China / Society

Orphan's letter wrings tears out of Chinese readers

( Updated: 2015-08-04 15:50

Orphan's letter wrings tears out of Chinese readers

Mukuyiwumu [Photo/Sina Weibo]

An essay written by a Yi ethnic orphan girl in the poor Liangshan Yi autonomous prefecture in Sichuan province has stirred concerns among many Chinese people.

The girl, named Mukuyiwumu (Liu Yi as pen name), is a fourth grade student in a poor village in Meigu county of the prefecture. She lost her father four years ago and recently her mother also passed away. Her heartbreaking story about her mother's poor health and death was posted online by a Xinhua correspondent and many Chinese netizens expressed deep concerns about the child.

In her essay, she said her mother had been sick for a while, and one day, her mother was too sick to get up and she called her uncle to send her to a county hospital, miles away from her run-down home in a poor village in the mountainous area.

But the hospital could not save her life. Her mother insisted on going home and died the day after she was sent home.

"My textbook said there is a place called Sun Moon Lake (in Taiwan), that's formed with tears I shed for missing my mom."

The hashtag #the saddest essay written by a primary school pupil# became a hot topic on Sina Weibo Tuesday, a Twitter-like social networking site. It has been read by more than five million people by Tuesday afternoon. Many netizens forwarded the story prefaced with "tears".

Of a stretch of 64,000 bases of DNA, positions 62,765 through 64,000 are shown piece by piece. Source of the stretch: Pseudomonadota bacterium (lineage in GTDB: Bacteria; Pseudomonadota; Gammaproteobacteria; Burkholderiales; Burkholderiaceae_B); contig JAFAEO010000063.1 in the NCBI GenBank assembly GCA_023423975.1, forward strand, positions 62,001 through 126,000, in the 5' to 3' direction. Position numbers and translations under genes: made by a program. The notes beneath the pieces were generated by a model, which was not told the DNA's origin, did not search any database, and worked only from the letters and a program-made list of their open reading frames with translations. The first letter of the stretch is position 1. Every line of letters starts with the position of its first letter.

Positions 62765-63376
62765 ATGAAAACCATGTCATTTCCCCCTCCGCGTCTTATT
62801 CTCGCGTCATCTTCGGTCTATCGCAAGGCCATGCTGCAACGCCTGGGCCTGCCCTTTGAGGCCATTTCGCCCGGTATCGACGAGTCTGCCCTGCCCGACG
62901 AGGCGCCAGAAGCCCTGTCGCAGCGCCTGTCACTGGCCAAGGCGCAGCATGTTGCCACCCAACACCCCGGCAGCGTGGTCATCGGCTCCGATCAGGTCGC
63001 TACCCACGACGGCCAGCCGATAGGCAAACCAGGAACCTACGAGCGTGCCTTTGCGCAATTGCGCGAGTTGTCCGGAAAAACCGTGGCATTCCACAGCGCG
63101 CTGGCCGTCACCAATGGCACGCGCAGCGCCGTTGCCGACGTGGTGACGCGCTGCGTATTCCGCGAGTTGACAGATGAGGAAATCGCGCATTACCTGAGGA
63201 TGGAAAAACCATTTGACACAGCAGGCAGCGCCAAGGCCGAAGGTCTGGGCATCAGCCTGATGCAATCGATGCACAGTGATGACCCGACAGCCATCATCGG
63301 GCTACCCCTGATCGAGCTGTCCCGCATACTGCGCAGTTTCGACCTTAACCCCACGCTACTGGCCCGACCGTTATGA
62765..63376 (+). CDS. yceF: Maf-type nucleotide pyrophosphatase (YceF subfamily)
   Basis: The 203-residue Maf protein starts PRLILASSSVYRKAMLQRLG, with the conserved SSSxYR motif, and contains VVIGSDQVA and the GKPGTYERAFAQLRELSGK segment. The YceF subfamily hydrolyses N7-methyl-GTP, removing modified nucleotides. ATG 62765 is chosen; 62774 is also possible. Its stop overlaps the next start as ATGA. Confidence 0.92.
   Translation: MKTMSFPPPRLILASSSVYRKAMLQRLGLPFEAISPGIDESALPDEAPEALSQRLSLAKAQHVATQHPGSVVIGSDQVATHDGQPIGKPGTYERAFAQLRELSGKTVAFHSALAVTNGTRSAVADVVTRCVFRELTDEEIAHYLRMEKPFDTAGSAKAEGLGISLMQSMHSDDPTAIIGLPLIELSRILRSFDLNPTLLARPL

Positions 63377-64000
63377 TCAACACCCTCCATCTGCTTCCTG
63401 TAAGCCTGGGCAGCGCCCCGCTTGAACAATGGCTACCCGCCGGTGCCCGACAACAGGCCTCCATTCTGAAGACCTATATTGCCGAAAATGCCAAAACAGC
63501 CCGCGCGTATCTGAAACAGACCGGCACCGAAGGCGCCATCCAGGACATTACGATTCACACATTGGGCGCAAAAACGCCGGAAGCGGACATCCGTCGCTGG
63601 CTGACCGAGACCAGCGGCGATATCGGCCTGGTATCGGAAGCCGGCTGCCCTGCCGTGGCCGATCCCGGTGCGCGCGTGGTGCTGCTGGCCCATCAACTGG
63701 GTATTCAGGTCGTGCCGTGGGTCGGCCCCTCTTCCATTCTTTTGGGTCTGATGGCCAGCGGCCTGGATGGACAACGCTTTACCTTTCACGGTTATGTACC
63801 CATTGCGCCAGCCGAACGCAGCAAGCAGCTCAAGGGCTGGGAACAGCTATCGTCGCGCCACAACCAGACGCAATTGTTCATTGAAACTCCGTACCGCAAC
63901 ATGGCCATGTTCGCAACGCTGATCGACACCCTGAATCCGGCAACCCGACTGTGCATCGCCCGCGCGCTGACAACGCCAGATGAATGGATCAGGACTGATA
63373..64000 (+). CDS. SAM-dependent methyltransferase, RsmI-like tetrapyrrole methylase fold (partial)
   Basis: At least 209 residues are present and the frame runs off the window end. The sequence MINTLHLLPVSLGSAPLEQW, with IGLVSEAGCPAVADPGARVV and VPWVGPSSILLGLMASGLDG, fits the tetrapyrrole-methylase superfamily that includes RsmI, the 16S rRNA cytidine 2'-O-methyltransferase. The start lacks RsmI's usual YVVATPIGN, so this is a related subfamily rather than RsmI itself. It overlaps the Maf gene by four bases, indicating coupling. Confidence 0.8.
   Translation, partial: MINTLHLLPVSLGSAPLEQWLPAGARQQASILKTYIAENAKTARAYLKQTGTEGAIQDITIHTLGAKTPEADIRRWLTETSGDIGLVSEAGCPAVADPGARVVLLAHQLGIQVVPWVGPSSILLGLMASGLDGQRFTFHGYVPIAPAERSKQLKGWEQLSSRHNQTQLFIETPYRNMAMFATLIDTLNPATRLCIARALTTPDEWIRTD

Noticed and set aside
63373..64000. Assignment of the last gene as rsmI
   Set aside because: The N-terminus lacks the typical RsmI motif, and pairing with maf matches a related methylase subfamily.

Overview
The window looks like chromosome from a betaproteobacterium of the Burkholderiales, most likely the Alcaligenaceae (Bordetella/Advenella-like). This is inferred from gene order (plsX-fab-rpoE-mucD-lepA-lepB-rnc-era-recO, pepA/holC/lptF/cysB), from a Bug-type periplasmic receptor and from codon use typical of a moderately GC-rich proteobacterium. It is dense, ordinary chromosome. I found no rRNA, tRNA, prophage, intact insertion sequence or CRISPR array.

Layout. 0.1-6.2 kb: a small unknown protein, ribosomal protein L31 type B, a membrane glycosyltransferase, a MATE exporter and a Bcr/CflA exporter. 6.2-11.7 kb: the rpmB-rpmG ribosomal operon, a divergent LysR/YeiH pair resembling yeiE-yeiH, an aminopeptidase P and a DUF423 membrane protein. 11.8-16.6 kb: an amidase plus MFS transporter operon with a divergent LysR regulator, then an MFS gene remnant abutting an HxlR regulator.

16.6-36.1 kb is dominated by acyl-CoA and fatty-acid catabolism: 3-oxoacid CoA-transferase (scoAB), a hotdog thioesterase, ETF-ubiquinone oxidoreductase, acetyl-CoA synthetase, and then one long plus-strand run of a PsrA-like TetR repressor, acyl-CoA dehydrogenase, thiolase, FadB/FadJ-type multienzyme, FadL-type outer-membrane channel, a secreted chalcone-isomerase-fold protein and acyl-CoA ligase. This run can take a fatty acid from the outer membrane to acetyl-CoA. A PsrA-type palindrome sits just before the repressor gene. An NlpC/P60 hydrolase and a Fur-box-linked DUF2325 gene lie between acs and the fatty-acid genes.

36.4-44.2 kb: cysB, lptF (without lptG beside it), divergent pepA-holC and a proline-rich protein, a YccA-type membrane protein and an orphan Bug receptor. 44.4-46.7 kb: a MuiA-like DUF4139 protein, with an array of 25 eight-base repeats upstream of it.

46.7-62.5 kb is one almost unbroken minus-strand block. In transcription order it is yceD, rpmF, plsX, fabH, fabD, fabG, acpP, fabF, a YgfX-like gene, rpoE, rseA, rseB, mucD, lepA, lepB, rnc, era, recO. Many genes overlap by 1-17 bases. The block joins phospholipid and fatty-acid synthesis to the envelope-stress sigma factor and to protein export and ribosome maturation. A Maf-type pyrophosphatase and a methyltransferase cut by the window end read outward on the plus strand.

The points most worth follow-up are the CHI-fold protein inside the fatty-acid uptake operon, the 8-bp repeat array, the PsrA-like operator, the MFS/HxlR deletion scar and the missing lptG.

A Weibo user under the name Banxiaweiliang2588 said: "Kid, wish you no more hardship in the rest of your life." Another user called LengbudingKKK said: "I am almost moved to tears." Netizen ksdfik4 said: "Moved to tears. The most common words expressed the most uncommon feelings. Kid, wish you have better life now." Others expressed wishes to help her.

Despite years of rapid economic growth in major cities and coastal areas, people in China's mountainous areas like the Liangshan Mountains still live a very poor life. The government has been making efforts to assist these areas by allocating special funds and support but results are not obvious due to the harsh natural conditions and poor economic foundation.

Liangshan has the largest group of people who belong to the Yi ethnic group, with more than 2 million Yi people.

In the aftermath of widespread drug-taking, drug trafficking and AIDS, many people have died, become handicapped or been jailed in Liangshan, which causes a deterioration in children's living conditions, Beijing Youth Daily reported last year.

The latest statistics available show that in early 2009, more than 10,000 people were infected with HIV in Liangshan. More than half of the HIV carriers were intravenous drug users. A large number of women in their 30s had been infected with HIV by their drug-taking husbands, the newspaper said.

The poverty of mountainous Liangshan stems from both its inaccessibility and the rising number of HIV carriers and orphans as a result of widespread AIDS. If no efforts are made to solve such problems, children from Liangshan might be willing to work in plants in coastal regions rather than stay at home, Beijing Youth Daily said.

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